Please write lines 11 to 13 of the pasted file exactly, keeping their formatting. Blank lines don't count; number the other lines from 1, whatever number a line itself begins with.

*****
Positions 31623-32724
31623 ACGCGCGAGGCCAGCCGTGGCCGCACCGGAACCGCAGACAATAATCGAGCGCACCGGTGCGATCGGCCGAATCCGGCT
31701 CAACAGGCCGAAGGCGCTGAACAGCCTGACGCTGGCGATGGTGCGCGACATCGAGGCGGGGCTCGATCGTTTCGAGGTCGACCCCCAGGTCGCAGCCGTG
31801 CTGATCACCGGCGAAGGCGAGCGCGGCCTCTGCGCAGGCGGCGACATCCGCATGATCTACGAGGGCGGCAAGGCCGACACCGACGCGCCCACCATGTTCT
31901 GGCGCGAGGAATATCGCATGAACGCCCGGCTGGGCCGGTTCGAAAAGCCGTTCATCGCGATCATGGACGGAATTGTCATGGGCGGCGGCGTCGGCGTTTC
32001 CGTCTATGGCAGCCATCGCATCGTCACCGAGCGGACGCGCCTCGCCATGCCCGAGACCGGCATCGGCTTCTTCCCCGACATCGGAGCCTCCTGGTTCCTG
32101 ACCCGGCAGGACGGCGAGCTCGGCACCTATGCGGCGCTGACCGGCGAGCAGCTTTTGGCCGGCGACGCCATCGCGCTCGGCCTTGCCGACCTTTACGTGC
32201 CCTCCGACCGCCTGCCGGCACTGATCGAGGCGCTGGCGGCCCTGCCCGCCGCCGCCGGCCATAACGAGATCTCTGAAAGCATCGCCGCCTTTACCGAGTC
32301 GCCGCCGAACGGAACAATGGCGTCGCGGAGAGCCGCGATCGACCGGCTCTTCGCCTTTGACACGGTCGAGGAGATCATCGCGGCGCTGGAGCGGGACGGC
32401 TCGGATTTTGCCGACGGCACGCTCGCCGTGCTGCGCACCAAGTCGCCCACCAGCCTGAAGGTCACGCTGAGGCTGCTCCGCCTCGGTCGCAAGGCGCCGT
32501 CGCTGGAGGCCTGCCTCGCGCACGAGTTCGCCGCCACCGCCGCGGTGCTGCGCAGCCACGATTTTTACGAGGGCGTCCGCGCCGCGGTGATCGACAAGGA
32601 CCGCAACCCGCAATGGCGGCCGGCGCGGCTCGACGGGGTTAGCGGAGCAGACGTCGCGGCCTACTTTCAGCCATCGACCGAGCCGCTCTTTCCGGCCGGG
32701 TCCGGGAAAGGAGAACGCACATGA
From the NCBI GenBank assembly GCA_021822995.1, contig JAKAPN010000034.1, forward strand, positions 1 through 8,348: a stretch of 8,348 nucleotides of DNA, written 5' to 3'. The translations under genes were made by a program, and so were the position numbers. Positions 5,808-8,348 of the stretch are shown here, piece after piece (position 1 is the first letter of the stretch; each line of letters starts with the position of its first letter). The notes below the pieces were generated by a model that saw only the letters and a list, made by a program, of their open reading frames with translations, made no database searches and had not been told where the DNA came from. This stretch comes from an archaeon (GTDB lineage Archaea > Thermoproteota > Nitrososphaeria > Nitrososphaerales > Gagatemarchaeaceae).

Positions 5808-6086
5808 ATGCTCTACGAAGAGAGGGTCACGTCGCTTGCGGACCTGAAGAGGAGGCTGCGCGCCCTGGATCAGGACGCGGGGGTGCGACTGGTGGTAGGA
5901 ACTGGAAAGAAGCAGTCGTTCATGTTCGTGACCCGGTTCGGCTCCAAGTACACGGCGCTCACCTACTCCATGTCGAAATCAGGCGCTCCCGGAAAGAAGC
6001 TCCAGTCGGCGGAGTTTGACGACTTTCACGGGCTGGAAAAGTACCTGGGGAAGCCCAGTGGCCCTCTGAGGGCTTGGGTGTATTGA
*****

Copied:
32501 CGCTGGAGGCCTGCCTCGCGCACGAGTTCGCCGCCACCGCCGCGGTGCTGCGCAGCCACGATTTTTACGAGGGCGTCCGCGCCGCGGTGATCGACAAGGA
32601 CCGCAACCCGCAATGGCGGCCGGCGCGGCTCGACGGGGTTAGCGGAGCAGACGTCGCGGCCTACTTTCAGCCATCGACCGAGCCGCTCTTTCCGGCCGGG
32701 TCCGGGAAAGGAGAACGCACATGA